In my autobiography, Radical Son, I set myself the task of answering the question how could someone like me, someone who had been as committed to the left as I had, become a conservative? And there was Christopher, who had made some changes, but not all. So for me, looking at his life was a way of examining the whole idea of second thoughts. It was a way of looking at what being a member of the leftist church do to you intellectually and politically. And I think in Christopher’s case it led to intellectual and moral incoherence.

Patrick O’Heffernan:  David, we have to take a quick break, and when we come back, I have sort of a basic philosophical question for you, but don’t go away.  Stayed tuned.  You’re listening to Fairness Radio with Patrick O’Heffernan, and we’ll be right back with more of David Horowitz.

Patrick O’Heffernan:  And we’re back.  This is Patrick O’Heffernan on Fairness Radio with Patrick O’Heffernan.  We’re talking with David Horowitz.  We’re talking about his new book, wonderful new book, called Radicals:  Portraits of a Destructive Passion, and it’s available everywhere.  You can get it online and in bookstores.  Go to Amazon.com.  That’s called Radicals:  Portraits of a Destructive Passion. 

David, we only have about four minutes left, and I wanted to ask you about a statement that’s in your chapter six on “A Radical Machiavelli”:

“Conservative outlooks spring from observations about the past, and as a rule, therefore, are pragmatic.  Whatever first principles comprise such beliefs, they are or should be propositions that encapsulate the lessons of experience.  By contrast, progressive views are built on expectations about the future.  Progressive principles are based on ideas about a world that does not exist.  For Progressives, the future is not a maze of human uncertainties and unintended consequences but a moral choice.”  And you’ve written elsewhere that Progressives are constantly trying to change or improve upon a world that doesn’t exist.

I think, in general, you’re right.  I agree with that, but I draw some different conclusions from it.  I’d point out that it’s absolutely true that progressives are constantly trying to change America.  We’re trying to make it better, but I think we’re following our Founding Fathers, who set up this enterprise to form a more perfect union, and I agree with you that there are first principles that do need to be determined but also that drawing your experience from the past can also mean that you embed past mistakes and that if you’re not progressive, you don’t try to change them.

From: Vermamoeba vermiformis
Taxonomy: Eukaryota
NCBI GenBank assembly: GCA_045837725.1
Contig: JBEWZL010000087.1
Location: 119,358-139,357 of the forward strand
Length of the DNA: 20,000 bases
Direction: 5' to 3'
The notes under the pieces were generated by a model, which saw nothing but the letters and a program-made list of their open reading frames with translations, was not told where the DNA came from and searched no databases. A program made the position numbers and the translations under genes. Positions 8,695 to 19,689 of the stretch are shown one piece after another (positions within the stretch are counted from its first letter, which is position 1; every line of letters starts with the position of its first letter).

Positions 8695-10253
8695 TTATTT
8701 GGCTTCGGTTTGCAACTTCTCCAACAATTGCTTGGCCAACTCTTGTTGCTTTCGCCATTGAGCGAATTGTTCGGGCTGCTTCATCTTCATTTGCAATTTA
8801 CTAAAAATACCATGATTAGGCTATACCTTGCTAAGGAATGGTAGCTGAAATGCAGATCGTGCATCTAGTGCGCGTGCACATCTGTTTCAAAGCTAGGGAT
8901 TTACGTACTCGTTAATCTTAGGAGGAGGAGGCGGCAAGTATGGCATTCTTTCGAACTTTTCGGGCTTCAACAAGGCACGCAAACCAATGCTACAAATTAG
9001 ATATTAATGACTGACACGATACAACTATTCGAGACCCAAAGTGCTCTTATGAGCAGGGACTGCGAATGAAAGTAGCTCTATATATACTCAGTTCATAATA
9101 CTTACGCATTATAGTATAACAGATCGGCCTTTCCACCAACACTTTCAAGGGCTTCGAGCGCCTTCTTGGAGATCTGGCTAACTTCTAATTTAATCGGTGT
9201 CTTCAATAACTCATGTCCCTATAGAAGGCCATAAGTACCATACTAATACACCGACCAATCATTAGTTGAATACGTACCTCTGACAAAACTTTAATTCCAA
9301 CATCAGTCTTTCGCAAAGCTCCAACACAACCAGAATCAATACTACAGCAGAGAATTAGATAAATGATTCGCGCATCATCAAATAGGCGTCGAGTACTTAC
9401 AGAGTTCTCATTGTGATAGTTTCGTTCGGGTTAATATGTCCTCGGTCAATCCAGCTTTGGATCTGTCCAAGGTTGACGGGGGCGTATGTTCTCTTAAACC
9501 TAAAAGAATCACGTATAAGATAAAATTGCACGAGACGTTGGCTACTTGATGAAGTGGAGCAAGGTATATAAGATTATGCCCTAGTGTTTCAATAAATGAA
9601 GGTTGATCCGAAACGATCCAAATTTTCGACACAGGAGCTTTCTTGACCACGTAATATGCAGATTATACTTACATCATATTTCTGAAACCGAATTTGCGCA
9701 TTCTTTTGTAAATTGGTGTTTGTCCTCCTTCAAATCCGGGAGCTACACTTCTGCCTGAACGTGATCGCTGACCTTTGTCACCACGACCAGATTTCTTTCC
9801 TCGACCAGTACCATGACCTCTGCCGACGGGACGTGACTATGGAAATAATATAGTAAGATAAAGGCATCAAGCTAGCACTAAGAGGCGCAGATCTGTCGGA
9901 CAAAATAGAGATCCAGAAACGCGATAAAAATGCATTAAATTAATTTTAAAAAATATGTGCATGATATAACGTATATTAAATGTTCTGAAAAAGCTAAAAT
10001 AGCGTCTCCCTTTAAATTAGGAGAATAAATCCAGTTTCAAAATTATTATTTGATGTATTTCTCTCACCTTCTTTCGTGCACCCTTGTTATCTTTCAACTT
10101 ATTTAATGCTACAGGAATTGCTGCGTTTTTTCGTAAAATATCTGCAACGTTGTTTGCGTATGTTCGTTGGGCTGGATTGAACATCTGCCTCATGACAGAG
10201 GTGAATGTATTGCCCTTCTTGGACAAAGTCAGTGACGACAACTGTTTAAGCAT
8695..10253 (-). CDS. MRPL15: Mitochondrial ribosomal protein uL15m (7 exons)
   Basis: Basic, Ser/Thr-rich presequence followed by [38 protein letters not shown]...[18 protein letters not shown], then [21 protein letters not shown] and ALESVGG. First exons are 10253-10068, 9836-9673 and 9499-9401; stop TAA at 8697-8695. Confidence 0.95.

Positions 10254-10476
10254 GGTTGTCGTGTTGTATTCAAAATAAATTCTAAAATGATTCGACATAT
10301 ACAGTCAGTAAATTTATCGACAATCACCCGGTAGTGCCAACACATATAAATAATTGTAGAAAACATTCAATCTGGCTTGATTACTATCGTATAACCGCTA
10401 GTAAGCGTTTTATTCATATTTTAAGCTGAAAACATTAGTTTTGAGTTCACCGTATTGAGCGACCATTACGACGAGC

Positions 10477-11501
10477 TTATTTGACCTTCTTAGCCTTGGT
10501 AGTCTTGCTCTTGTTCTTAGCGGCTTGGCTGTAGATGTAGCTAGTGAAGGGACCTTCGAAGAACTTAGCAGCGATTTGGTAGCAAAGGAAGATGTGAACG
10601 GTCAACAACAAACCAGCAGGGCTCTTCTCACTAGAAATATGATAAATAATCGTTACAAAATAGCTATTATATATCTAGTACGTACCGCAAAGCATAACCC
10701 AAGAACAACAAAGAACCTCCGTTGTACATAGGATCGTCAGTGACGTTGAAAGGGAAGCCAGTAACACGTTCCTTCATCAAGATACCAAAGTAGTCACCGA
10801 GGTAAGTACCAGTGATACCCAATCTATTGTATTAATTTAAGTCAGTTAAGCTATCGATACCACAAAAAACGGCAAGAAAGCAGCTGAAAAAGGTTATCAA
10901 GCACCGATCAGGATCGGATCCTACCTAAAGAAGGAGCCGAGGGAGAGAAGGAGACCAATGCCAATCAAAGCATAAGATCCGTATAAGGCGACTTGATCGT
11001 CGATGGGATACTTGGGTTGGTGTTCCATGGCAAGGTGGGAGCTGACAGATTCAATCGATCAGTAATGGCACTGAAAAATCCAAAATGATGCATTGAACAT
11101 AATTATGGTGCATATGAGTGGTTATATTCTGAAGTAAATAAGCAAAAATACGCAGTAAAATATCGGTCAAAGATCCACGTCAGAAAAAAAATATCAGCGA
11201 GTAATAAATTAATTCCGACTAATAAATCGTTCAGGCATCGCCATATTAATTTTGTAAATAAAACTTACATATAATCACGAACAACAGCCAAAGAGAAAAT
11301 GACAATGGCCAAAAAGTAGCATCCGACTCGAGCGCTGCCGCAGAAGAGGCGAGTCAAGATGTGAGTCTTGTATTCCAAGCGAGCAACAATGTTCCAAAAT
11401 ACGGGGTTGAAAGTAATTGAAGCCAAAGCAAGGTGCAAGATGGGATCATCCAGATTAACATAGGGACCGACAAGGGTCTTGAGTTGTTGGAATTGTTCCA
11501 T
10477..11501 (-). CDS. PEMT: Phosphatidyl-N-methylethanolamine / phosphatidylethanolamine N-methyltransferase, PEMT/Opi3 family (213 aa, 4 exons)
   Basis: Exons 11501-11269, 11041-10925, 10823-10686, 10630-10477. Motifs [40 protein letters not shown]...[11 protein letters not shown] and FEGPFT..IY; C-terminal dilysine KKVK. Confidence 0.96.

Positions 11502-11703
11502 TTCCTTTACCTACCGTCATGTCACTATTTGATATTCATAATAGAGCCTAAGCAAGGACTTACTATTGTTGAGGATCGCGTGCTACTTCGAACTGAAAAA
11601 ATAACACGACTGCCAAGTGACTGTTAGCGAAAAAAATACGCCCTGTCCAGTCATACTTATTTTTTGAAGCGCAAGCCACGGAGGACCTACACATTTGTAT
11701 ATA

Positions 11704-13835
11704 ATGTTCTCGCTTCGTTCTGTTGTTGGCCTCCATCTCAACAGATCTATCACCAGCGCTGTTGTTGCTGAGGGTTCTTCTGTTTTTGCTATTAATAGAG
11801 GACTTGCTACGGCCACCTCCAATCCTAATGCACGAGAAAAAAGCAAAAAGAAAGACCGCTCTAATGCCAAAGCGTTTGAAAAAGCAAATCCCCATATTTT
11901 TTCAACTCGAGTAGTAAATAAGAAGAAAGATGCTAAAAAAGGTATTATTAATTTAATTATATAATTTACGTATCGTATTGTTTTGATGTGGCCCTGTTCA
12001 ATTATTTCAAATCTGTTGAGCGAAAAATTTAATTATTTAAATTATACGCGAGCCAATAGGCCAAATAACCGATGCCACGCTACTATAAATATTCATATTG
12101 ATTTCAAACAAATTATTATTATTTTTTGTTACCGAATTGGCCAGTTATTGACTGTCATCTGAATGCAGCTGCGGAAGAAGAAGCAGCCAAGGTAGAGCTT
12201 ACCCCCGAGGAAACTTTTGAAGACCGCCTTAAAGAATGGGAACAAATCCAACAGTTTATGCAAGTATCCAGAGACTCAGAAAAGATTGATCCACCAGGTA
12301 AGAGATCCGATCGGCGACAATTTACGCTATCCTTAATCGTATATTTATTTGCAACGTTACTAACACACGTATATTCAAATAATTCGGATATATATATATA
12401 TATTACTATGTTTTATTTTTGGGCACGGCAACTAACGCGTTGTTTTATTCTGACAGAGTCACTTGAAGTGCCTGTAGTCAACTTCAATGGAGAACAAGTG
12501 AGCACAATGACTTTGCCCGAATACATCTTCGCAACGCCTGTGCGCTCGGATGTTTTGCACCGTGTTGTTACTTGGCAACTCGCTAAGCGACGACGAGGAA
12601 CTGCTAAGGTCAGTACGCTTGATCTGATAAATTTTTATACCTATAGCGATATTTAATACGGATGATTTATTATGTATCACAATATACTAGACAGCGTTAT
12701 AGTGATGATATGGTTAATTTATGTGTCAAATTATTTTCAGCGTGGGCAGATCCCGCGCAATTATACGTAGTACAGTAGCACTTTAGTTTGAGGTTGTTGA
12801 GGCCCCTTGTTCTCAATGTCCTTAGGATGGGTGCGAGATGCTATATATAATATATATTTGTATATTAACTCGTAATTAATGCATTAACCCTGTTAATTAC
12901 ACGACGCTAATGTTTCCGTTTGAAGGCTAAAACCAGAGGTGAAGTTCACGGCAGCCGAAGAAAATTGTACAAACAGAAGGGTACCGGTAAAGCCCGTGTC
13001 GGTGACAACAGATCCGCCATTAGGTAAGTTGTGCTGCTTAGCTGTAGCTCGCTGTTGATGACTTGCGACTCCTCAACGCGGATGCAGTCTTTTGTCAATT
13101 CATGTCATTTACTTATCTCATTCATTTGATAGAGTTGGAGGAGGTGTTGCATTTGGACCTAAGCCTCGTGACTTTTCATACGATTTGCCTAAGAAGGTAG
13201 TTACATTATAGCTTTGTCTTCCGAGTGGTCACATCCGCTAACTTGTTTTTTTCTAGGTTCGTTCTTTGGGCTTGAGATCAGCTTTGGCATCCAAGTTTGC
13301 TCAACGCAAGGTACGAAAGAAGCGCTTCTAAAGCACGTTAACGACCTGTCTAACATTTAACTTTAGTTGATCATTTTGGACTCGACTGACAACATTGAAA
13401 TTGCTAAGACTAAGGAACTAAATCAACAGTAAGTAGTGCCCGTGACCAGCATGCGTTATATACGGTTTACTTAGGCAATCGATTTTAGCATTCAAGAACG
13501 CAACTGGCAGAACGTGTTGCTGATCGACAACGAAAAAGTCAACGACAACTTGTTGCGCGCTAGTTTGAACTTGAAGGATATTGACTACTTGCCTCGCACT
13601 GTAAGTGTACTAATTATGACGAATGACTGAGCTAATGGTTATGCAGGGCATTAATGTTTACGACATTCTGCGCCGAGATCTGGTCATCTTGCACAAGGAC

And I think that America is successful because we blend Conservatives and first principles and the progressive movement to constantly improve and form a more perfect union.  We shouldn’t criticize either one; we should try to bring them together.

David Horowitz:  Well, this is a conversation I sure wish I’d been able to have over the years.  It’s the right conversation, and it’s too bad we have like whatever it is, three minutes, to do it. I would disagree with you about the Founders. The Founders were very conservative, and that’s why they created a system of government to frustrate the desires of people to change everything in a big way and in a hurry.  That’s why we have a system of checks and balances.  That’s why senators once were appointed. To insulate them from the popular will. Everything that the left hates about the Constitution was designed specifically by the framers to keep the left in check.

In the opening of the book I observe that the utopian aspiration to change the world is the chief source of the misery that human beings inflict on each other.  Certainly in the last 100 years, the horrific movements, genocidal movements of Nazism and Communism, were spearheaded by political missionaries, socialists attempting to defy everything that we know about human nature to make a “better world.” That’s why they killed so many people – to remake the world as it should be, ignoring what it is.

Freedom Center pamphlets now available on Kindle: Click here.  

  • cjk

    There's nothing new under the sun. Not only are leftists generally ignorant of history, but even the stuff they think they know is a twisted view taught to them by disingenuous ideologues pushing for their own advancement regardless of the truth..

    • http://www.adinakutnicki.com AdinaK

      Leftist dogma is the same world over. It is a totalitarian, religious construct and herein lies its ultimate danger. Anything and everything can be sacrificed on its altar. Thus, its ideological twinning with Islam.